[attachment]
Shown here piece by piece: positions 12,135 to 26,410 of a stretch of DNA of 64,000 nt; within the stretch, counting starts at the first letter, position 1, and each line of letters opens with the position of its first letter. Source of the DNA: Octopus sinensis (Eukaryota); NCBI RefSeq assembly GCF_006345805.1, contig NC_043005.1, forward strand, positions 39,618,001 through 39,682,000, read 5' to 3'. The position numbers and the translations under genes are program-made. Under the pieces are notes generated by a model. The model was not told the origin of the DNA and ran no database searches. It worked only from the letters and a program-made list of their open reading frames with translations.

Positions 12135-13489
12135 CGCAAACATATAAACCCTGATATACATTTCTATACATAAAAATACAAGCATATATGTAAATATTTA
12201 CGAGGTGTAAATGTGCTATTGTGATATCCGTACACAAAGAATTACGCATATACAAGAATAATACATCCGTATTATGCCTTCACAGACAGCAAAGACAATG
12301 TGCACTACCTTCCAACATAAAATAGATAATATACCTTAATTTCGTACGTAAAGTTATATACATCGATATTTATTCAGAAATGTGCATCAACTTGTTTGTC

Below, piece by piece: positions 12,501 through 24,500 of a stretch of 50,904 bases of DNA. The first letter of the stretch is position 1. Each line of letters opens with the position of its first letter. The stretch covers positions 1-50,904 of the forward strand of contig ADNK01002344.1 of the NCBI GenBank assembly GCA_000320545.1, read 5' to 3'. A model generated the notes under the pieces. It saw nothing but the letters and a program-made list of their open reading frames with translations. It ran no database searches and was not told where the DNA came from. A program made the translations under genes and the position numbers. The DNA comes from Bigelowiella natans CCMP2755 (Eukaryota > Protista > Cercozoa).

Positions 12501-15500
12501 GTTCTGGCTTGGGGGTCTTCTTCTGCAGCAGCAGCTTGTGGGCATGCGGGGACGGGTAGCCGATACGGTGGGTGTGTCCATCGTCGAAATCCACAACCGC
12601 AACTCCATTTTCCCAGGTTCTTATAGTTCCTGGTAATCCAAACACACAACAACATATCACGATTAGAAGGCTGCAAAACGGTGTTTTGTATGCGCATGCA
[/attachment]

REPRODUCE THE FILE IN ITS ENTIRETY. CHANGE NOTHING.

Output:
Shown here piece by piece: positions 12,135 to 26,410 of a stretch of DNA of 64,000 nt; within the stretch, counting starts at the first letter, position 1, and each line of letters opens with the position of its first letter. Source of the DNA: Octopus sinensis (Eukaryota); NCBI RefSeq assembly GCF_006345805.1, contig NC_043005.1, forward strand, positions 39,618,001 through 39,682,000, read 5' to 3'. The position numbers and the translations under genes are program-made. Under the pieces are notes generated by a model. The model was not told the origin of the DNA and ran no database searches. It worked only from the letters and a program-made list of their open reading frames with translations.

Positions 12135-13489
12135 CGCAAACATATAAACCCTGATATACATTTCTATACATAAAAATACAAGCATATATGTAAATATTTA
12201 CGAGGTGTAAATGTGCTATTGTGATATCCGTACACAAAGAATTACGCATATACAAGAATAATACATCCGTATTATGCCTTCACAGACAGCAAAGACAATG
12301 TGCACTACCTTCCAACATAAAATAGATAATATACCTTAATTTCGTACGTAAAGTTATATACATCGATATTTATTCAGAAATGTGCATCAACTTGTTTGTC

Below, piece by piece: positions 12,501 through 24,500 of a stretch of 50,904 bases of DNA. The first letter of the stretch is position 1. Each line of letters opens with the position of its first letter. The stretch covers positions 1-50,904 of the forward strand of contig ADNK01002344.1 of the NCBI GenBank assembly GCA_000320545.1, read 5' to 3'. A model generated the notes under the pieces. It saw nothing but the letters and a program-made list of their open reading frames with translations. It ran no database searches and was not told where the DNA came from. A program made the translations under genes and the position numbers. The DNA comes from Bigelowiella natans CCMP2755 (Eukaryota > Protista > Cercozoa).

Positions 12501-15500
12501 GTTCTGGCTTGGGGGTCTTCTTCTGCAGCAGCAGCTTGTGGGCATGCGGGGACGGGTAGCCGATACGGTGGGTGTGTCCATCGTCGAAATCCACAACCGC
12601 AACTCCATTTTCCCAGGTTCTTATAGTTCCTGGTAATCCAAACACACAACAACATATCACGATTAGAAGGCTGCAAAACGGTGTTTTGTATGCGCATGCA